• Fronter (more palatal) next to front vowels
      • Locus is high: 1950-2000 Hz
    • Backer (more velar) next to back vowels
      • Locus is lower: < 1500 Hz
  • F2 and F3 often come together in velar transitions
    • “Velar Pinch”
the velar pinch
The Velar Pinch

[bag] [bak]

testing the theory
Testing the Theory
  • The earliest experiments on place perception were conducted in the 1950s, using a speech synthesizer known as the pattern playback.
haskins formant transitions
Haskins Formant Transitions
  • Testing the perception of two-formant stimuli, with varying F2 transitions, led to a phenomenon known as categorical perception.
categorical perception
Categorical Perception
  • Categorical perception =
    • continuous physical distinctions are perceived in discrete categories.
  • In the in-class experiment from last time:
    • There were 11 different syllable stimuli
    • They only differed in the locus of their F2 transition
    • F2 Locus range = 726 - 2217 Hz
  • Source:

Stimulus #1

Stimulus #6

Stimulus #11

Example stimuli from the in-class experiment.

  • In Categorical Perception:
    • All stimuli within a category boundary should be labeled the same.
  • Original task: ABX discrimination
  • Stimuli across category boundaries should be 100% discriminable.
  • Stimuli within category boundaries should not be discriminable at all.

In practice, categorical perception means: the discrimination function can be determined from the identification function.

identification discrimination
Identification  Discrimination
  • Let’s consider a case where the two sounds in a discrimination pair are the same.
  • Example: the pair is stimulus 3 followed by stimulus 3
  • Identification data--Stimulus 3 is identified as:
    • [b] 95% of the time
    • [d] 5% of the time
  • The discrimination pair will be perceived as:
    • [b] - [b] - .95 * .95 = .9025
    • [d] - [d] - .05 * .05 = .0025
  • Probability of same response is predicted to be:
    • (.9025 + .0025) = .905 = 90.5%
identification discrimination37
Identification  Discrimination
  • Let’s consider a case where the two sounds in a discrimination pair are different.
  • Example: the pair is stimulus 9 followed by stimulus 11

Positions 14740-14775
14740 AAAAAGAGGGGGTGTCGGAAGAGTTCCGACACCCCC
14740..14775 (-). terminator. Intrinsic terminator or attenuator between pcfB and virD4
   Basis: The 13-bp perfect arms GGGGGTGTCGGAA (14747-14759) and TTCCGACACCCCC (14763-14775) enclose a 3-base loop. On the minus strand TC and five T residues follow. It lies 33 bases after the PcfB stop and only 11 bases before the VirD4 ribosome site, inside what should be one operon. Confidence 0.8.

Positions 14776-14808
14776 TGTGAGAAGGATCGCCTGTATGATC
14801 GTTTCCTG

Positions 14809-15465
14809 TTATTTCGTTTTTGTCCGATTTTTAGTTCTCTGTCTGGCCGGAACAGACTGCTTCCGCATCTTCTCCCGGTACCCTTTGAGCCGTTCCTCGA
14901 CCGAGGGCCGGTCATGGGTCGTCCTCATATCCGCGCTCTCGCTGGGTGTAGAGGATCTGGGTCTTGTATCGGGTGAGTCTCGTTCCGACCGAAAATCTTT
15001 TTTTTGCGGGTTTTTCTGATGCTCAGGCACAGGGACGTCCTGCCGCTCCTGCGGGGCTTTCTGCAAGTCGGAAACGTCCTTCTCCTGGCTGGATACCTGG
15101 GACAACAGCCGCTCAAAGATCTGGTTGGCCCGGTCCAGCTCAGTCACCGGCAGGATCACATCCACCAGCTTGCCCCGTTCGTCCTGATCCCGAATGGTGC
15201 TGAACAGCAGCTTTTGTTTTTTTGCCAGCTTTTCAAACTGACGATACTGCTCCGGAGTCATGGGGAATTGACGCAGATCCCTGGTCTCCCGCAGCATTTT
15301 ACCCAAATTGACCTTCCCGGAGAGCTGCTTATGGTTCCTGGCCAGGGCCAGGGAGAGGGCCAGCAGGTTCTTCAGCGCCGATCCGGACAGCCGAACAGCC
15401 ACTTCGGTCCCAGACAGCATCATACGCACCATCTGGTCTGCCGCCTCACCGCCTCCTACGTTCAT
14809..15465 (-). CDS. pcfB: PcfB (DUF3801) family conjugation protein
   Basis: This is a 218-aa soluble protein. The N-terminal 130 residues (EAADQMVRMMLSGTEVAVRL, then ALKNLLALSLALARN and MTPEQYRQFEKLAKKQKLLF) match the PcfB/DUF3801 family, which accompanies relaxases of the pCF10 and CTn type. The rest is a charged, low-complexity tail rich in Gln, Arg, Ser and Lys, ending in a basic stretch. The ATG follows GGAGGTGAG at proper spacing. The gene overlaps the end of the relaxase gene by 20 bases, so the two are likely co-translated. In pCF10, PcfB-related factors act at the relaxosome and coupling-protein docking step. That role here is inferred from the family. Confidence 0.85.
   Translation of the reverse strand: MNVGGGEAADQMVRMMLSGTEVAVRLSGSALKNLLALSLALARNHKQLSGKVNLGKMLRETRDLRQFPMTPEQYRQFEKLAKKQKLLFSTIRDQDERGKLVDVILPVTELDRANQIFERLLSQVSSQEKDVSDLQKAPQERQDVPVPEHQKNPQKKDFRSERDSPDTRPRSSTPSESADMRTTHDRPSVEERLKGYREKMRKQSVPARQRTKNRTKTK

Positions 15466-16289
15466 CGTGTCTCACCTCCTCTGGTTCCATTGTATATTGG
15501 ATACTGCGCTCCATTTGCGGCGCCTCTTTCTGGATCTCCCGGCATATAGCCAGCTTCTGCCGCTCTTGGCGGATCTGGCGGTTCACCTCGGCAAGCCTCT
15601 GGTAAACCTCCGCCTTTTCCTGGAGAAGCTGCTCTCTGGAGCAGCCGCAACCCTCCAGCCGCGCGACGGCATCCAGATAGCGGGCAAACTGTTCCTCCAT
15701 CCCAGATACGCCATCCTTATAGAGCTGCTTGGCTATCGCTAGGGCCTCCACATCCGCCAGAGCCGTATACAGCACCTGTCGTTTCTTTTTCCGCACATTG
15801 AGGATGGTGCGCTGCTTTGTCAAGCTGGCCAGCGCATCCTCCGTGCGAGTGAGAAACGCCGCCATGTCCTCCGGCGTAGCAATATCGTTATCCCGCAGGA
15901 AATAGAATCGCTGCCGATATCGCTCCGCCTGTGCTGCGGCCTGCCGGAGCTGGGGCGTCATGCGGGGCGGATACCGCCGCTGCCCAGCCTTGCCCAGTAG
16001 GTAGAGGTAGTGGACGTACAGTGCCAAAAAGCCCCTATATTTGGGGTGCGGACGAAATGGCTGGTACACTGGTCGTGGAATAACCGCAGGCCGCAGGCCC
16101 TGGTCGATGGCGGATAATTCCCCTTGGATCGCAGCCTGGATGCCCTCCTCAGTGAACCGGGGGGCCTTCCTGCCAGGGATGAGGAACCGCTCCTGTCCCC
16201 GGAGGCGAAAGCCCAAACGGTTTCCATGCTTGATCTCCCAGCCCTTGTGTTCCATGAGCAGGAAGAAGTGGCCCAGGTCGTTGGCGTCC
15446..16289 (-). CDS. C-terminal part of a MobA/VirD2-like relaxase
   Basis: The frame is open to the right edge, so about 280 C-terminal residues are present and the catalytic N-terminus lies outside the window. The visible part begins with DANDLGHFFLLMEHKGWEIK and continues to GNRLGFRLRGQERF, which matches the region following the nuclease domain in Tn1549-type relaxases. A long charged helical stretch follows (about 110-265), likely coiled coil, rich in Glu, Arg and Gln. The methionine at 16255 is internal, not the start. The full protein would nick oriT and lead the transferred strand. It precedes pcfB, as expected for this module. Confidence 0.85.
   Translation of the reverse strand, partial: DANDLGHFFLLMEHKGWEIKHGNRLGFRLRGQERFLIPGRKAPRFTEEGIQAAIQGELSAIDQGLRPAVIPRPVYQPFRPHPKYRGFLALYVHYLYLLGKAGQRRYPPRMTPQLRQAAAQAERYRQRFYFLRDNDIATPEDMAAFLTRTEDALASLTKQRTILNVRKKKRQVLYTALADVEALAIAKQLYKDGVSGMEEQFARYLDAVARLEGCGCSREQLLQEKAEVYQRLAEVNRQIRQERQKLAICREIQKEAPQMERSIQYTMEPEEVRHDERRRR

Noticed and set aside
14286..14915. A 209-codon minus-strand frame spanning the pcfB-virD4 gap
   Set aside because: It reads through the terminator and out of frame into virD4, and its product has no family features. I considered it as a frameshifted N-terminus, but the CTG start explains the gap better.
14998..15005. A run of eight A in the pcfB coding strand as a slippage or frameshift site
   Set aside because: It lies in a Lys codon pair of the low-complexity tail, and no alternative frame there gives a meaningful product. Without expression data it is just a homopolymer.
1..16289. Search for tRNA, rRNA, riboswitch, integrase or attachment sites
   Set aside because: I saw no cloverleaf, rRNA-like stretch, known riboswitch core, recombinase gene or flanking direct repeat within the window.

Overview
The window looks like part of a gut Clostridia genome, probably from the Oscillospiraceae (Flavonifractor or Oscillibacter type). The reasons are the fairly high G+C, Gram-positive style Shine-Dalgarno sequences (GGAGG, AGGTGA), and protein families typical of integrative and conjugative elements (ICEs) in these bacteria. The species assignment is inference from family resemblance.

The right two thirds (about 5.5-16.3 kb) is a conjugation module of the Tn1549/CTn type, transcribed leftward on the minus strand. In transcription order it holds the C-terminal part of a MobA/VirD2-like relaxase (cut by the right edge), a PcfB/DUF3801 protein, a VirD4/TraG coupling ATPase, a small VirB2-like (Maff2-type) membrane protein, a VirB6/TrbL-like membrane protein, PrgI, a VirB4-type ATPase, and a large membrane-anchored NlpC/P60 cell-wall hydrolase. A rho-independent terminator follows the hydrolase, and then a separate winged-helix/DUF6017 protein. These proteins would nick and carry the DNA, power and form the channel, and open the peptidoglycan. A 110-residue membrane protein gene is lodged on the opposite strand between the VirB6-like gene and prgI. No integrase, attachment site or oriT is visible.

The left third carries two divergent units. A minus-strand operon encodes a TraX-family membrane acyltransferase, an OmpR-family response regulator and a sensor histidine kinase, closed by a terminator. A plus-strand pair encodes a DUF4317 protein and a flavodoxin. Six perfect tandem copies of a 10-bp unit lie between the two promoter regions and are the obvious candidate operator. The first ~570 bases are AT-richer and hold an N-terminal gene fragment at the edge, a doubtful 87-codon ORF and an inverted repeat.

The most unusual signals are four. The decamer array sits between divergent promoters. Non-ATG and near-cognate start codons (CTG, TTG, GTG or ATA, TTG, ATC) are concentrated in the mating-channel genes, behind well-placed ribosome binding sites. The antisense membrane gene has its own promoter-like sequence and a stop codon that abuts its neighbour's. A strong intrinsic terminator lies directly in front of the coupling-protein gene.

• Identification data:
    • Stimulus 9: [d] 80% of the time, [g] 20% of the time
    • Stimulus 11: [d] 5% of the time, [g] 95% of the time
  • The discrimination pair will be perceived as:
    • [d] - [d] - .80 * .05 = .04
    • [g] - [g] - .20 * .95 = .19
  • Probability of same response is predicted to be:
    • (.04 + .19) = 23%
  • In this discrimination graph--
  • Solid line is the observed data
  • Dashed line is the predicted data
  • (on the basis of the identification scores)

Note: the actual listeners did a little bit better than the predictions.

categorical continued
Categorical, Continued
  • Categorical Perception was also found for VOT distinctions.
  • And for stop/glide/vowel distinctions:

10 ms transitions: [b] percept

60 ms transitions: [w] percept

200 ms transitions: [u] percept

  • Main idea: in categorical perception, the mind translates an acoustic stimulus into a phonemic label. (category)
  • The acoustic details of the stimulus are discarded in favor of an abstract representation.
  • A continuous acoustic signal:
  • Is thus transformed into a series of linguistic units:
the next level
The Next Level
  • Interestingly, categorical perception is not found for non-speech stimuli.
  • Miyawaki et al: tested perception of an F3 continuum between /r/ and /l/.
the next level42
The Next Level
  • They also tested perception of the F3 transitions in isolation.
  • Listeners did not perceive these transitions categorically.
the implications
The Implications
  • Interpretation: we do not perceive speech in the same way we perceive other sounds.
  • “Speech is special”…
    • and the perception of speech is modular.
  • A module is a special processor in our minds/brains devoted to interpreting a particular kind of environmental stimuli.
module characteristics
Module Characteristics
  • You can think of a module as a “mental reflex”.
  • A module of the mind is defined as having the following characteristics:
    • Domain-specific
    • Automatic
    • Fast
    • Hard-wired in brain
    • Limited top-down access (you can’t “unperceive”)
  • Example: the sense of vision operates modularly.
a modular mind model
A Modular Mind Model



judgment, imagination, memory, attention











external, physical reality

remember this stuff
Remember this stuff?
  • Speech is a “special” kind of sound because it exhibits spectral change over time.
  •  it’s processed by the speech module, not by the auditory module.
sws findings
SWS Findings
  • The uninitiated either hear sinewave speech as speech or as “whistles”, “chirps”, etc.
  • Claim: once you hear it as speech, you can’t go back.
    • The speech module takes precedence
    • (Limited top-down access)
  • Analogy: it’s impossible to not perceive real speech as speech.
    • We can’t hear the individual formants as whistles, chirps, etc.
  • Motor theory says: we don’t perceive the “sounds”, we perceive the gestures which shape the spectrum.